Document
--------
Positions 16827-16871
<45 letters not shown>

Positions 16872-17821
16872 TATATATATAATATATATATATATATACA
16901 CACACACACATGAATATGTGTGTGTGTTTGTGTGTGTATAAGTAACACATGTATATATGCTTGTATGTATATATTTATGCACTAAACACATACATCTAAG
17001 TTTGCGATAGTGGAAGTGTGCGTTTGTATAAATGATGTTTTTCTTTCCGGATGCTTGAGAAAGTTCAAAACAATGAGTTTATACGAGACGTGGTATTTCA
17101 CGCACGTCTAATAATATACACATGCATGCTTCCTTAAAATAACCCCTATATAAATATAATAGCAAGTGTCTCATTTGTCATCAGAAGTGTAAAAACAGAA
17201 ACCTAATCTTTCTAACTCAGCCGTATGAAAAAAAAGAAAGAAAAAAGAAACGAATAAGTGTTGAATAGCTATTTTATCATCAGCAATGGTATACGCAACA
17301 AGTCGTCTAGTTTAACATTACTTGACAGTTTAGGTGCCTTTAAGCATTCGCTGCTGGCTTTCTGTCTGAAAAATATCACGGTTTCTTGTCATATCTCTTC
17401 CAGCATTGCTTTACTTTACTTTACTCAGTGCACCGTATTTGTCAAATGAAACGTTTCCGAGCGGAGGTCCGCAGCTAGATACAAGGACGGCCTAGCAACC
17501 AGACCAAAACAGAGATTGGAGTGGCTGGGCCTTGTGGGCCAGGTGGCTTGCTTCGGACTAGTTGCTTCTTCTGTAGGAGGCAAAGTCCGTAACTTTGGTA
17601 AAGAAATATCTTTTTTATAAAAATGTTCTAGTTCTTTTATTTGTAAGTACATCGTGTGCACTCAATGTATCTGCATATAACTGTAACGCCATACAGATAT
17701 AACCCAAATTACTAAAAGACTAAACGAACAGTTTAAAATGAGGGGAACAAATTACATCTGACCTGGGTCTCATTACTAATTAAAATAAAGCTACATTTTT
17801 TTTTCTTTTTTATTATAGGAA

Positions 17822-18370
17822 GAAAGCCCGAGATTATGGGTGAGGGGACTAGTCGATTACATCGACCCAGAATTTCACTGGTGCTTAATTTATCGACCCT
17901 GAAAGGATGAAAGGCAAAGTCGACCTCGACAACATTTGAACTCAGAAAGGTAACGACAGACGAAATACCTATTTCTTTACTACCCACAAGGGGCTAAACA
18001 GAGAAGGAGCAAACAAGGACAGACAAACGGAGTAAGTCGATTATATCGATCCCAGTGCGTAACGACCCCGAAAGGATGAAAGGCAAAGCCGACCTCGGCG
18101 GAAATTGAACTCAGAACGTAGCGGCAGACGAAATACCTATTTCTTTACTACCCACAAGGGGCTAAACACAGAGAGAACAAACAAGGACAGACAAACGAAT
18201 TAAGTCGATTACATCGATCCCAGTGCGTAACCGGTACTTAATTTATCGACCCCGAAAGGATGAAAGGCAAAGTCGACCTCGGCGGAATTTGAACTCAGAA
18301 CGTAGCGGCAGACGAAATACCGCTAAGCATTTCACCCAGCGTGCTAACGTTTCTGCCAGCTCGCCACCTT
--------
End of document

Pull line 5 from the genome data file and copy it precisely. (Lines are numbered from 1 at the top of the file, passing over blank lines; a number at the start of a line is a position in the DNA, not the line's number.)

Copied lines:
16901 CACACACACATGAATATGTGTGTGTGTTTGTGTGTGTATAAGTAACACATGTATATATGCTTGTATGTATATATTTATGCACTAAACACATACATCTAAG